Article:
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Explanation
Household Power
1 2 3 4 5
Food, Water, Trees
1 2 3 4
Transport, Buying, Other
1 2 3 4 5

 

6. Does your household minimize/avoid clothes dryer use?



A clothes dryer running for one hour consumes around 2 kWh of electricity. That's more than the average fridge uses in one day! If you are drying your washing outside on a clothes line whenever possible, you are avoiding unnecessary carbon emissions.

7. Does your household minimize/avoid heater use (e.g. dressing warmly, passive heating)?



Depending on where you live, heating and/or air conditioning probably account for a large slice of your carbon emissions. This means that anything you do to reduce how much heating/cooling your house needs makes a significant difference. Even just lowering a thermostat by 1° in winter and raising it by 1° in summer reduces heating/cooling emissions (and power bills) by 5-10%.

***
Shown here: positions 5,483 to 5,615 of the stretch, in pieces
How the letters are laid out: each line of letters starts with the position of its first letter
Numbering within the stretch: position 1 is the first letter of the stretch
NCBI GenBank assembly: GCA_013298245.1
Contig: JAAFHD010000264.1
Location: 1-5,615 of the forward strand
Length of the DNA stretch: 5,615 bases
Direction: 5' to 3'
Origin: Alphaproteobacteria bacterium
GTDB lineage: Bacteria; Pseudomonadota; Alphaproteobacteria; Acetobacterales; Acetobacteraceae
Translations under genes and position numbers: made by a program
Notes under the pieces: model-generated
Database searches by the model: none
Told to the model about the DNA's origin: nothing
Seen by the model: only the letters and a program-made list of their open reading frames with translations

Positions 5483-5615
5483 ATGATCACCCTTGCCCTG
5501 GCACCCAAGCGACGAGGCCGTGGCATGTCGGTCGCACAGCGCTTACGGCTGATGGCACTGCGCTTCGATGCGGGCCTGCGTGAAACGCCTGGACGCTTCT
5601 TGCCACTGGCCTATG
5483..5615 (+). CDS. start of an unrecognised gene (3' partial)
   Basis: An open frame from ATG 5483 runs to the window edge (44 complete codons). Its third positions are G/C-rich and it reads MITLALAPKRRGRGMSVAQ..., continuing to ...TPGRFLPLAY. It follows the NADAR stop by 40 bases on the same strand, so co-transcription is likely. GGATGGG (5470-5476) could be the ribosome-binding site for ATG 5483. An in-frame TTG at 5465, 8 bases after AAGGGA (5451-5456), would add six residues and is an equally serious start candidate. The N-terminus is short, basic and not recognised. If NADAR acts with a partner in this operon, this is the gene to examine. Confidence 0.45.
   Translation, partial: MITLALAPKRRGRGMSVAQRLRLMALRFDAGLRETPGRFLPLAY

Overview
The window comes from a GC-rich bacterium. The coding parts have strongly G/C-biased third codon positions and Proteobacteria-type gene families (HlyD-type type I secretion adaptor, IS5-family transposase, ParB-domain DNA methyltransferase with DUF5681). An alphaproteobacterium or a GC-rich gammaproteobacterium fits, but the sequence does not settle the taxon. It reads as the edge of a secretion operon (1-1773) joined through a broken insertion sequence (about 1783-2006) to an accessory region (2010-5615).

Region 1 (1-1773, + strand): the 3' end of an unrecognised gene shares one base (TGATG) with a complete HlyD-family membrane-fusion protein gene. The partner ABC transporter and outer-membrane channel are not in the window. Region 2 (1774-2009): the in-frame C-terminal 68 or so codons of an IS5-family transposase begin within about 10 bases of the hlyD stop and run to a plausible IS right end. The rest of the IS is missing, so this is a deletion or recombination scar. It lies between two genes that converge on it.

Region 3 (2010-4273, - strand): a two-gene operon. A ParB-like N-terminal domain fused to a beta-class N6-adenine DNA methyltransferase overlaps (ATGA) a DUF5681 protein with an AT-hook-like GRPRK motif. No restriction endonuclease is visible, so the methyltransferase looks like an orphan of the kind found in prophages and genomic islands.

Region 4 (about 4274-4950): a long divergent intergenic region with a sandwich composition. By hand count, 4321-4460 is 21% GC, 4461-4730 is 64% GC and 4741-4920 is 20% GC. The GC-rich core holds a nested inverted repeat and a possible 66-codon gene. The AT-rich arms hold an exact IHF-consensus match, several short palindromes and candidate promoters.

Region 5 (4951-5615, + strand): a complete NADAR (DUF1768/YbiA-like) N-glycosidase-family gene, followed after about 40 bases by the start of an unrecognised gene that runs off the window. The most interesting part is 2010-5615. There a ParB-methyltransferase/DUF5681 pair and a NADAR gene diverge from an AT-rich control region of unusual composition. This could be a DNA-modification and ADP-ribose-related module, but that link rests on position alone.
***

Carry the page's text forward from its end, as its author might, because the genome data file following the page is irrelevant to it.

Dressing warmly in winter means that heaters can be used less often, or set relatively low. You can use free solar heating by allowing in winter sun through north-facing windows, and use thermal mass to trap that warmth.

 

8. Does your household minimize/avoid air conditioning use (e.g. shading, cross-breezes, fans, etc.)?



To minimize/avoid air-conditioner use, you can open windows on opposite sides of your house to generate a cooling cross-breeze. Choose a light-coloured roof. Vent your roof-space. Switch on a fan. Close the curtains or blinds where sun is shining on windows. Shading the outsides of windows and walls (eaves, verandas, awnings, deciduous vines or trees) goes a long way to keeping a house cool.

If you are building or renovating, see Passive Solar Heating and Passive Cooling.

 

 

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